Different types of cyber attacks

There are many different types of cyber attacks, but these are two common ones:

Ransomware is a type of malware that makes data inaccessible. Typically, a threat actor will install malware on your device that can sit undetected for months, quietly monitoring an entire network, before a larger attack happens. During this attack, the threat actor will either lock your devices or encrypt its files, or perform both actions. The threat actor will indicate that a payment that must be made in order to regain access to your files. This payment is typically requested in cryptocurrency

Denial of service (DoS) attacks occur when a threat actor attempts to overwhelm a system so that it no longer functions. For example, most websites have limited capacity, known as bandwidth, which DoS attacks exploit by attempting to send mass amounts of traffic to the website so that its service is temporarily or permanently disrupted. The service on the website may slow or completely cease to function.

What is the dark web?

The dark web is a part of the internet that is encrypted and inaccessible via regular web browsers. Specific software is required to access the dark web and all traffic is anonymous. Anonymization makes it highly attractive to threat actors looking for opportunities to commit cyber attacks.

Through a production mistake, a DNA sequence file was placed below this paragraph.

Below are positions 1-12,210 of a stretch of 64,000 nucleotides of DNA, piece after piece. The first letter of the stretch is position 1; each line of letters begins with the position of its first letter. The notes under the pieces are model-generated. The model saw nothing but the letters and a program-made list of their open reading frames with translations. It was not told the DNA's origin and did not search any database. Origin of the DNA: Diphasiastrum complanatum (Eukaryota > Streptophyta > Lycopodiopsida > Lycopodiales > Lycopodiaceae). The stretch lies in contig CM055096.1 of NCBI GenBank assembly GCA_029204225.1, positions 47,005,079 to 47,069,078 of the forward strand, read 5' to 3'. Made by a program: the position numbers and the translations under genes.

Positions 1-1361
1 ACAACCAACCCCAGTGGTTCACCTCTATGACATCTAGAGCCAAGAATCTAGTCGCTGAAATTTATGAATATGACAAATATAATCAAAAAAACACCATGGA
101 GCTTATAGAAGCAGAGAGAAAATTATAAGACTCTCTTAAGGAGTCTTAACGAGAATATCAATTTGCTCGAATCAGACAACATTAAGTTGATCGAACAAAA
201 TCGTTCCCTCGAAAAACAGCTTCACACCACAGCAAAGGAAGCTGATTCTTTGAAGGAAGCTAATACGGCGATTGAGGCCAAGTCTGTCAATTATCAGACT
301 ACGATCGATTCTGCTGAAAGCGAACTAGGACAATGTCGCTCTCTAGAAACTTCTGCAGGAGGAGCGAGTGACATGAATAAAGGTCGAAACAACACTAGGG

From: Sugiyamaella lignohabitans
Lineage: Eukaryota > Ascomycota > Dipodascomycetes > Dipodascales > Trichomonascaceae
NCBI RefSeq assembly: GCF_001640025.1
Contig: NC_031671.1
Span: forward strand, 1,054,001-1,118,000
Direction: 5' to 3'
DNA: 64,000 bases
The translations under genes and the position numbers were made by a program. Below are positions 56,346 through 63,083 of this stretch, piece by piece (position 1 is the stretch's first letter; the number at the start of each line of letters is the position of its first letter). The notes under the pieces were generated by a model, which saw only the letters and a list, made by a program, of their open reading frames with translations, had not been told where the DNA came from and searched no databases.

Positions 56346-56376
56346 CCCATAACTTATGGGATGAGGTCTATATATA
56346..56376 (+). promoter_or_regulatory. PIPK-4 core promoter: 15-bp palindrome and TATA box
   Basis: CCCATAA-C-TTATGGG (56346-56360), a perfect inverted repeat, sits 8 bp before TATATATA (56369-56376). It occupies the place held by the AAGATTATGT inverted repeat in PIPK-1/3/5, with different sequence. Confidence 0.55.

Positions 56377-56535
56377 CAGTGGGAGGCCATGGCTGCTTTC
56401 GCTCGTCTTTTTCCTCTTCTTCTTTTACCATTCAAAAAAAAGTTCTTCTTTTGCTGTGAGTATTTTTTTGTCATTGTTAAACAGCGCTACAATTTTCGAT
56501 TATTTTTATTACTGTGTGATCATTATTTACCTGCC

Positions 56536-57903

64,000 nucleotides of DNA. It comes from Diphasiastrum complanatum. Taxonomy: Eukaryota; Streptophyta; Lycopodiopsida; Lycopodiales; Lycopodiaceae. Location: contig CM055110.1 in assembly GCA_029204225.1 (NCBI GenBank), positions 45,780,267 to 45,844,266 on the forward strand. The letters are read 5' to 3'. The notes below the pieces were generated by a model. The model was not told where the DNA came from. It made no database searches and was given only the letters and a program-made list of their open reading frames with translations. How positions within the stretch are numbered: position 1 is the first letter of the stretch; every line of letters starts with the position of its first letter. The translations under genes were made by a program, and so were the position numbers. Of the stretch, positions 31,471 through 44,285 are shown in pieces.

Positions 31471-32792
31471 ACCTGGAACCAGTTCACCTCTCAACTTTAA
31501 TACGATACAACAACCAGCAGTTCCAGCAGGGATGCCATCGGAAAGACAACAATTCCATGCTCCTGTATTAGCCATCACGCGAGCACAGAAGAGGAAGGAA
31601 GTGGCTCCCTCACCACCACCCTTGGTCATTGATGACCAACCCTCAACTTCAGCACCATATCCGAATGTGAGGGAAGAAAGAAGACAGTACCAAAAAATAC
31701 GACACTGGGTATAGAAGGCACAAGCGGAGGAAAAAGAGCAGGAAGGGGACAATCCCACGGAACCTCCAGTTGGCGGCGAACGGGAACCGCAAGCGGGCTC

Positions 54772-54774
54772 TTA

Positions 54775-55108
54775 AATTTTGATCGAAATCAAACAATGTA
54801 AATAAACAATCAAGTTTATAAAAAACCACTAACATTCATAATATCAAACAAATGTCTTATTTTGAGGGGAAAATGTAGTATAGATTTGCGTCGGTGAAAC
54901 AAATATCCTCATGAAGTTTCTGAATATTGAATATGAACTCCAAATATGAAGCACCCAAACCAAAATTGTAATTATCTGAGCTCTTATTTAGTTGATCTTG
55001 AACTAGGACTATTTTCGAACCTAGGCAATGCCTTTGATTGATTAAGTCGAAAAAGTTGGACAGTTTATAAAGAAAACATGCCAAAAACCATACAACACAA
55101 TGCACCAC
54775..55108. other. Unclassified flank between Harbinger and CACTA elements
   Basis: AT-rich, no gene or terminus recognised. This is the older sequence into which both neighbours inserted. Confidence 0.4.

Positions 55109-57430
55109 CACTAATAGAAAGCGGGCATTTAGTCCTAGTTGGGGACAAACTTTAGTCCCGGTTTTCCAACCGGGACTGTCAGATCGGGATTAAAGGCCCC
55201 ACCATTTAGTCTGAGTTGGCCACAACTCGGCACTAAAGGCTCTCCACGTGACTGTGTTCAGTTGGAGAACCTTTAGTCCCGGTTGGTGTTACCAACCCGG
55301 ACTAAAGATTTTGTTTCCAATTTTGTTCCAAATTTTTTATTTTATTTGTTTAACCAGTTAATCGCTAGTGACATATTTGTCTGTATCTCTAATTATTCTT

Defence in depth

It is important to practice good cyber hygiene. Some examples include creating strong passwords, avoiding password re-use, being vigilant about phishing emails, using a Virtual Private Network (VPN), and enabling or installing firewalls on your devices. To further strengthen your cyber security posture, adopt a multi-layered approach to your cyber security measures, also known as defence in depth. Defence in depth requires numerous forms of security features that act as layers of defence against threat actors. These security features can range from building security, to intrusion prevention systems on the network, to risk management policies, and must all work together to prevent access to data. If one layer were to fail, defence in depth security ensures that other security measures will compensate, thereby protecting you, your device, and your organization more effectively.

Join us this week to learn even more about how a hack comes together, and how to defend against them.